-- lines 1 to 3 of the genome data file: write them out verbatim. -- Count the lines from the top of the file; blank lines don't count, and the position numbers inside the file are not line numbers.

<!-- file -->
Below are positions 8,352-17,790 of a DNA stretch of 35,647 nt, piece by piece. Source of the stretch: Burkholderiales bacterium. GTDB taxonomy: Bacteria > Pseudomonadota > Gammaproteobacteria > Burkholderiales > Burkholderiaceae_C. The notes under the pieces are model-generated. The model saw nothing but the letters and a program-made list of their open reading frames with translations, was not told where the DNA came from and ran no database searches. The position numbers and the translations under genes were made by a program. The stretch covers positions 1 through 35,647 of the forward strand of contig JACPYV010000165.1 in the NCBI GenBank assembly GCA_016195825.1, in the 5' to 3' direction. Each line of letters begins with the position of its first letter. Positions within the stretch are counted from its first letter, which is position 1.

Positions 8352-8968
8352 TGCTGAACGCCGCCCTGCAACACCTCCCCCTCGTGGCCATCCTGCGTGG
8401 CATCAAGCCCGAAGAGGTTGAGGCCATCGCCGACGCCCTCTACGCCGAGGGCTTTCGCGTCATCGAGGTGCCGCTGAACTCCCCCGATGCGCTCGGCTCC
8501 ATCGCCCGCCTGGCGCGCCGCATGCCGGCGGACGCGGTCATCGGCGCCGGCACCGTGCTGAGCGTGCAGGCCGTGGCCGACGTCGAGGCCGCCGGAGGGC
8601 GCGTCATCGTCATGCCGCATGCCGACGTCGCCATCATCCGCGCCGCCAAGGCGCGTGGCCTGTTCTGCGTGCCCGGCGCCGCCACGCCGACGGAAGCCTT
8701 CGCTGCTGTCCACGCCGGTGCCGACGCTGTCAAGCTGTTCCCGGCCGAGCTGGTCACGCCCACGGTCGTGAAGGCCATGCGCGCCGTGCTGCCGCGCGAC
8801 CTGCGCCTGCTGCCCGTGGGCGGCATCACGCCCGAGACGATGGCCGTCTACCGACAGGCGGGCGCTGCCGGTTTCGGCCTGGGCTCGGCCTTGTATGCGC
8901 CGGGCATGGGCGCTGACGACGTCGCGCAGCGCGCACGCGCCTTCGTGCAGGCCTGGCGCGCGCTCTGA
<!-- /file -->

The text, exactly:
Below are positions 8,352-17,790 of a DNA stretch of 35,647 nt, piece by piece. Source of the stretch: Burkholderiales bacterium. GTDB taxonomy: Bacteria > Pseudomonadota > Gammaproteobacteria > Burkholderiales > Burkholderiaceae_C. The notes under the pieces are model-generated. The model saw nothing but the letters and a program-made list of their open reading frames with translations, was not told where the DNA came from and ran no database searches. The position numbers and the translations under genes were made by a program. The stretch covers positions 1 through 35,647 of the forward strand of contig JACPYV010000165.1 in the NCBI GenBank assembly GCA_016195825.1, in the 5' to 3' direction. Each line of letters begins with the position of its first letter. Positions within the stretch are counted from its first letter, which is position 1.

Positions 8352-8968
8352 TGCTGAACGCCGCCCTGCAACACCTCCCCCTCGTGGCCATCCTGCGTGG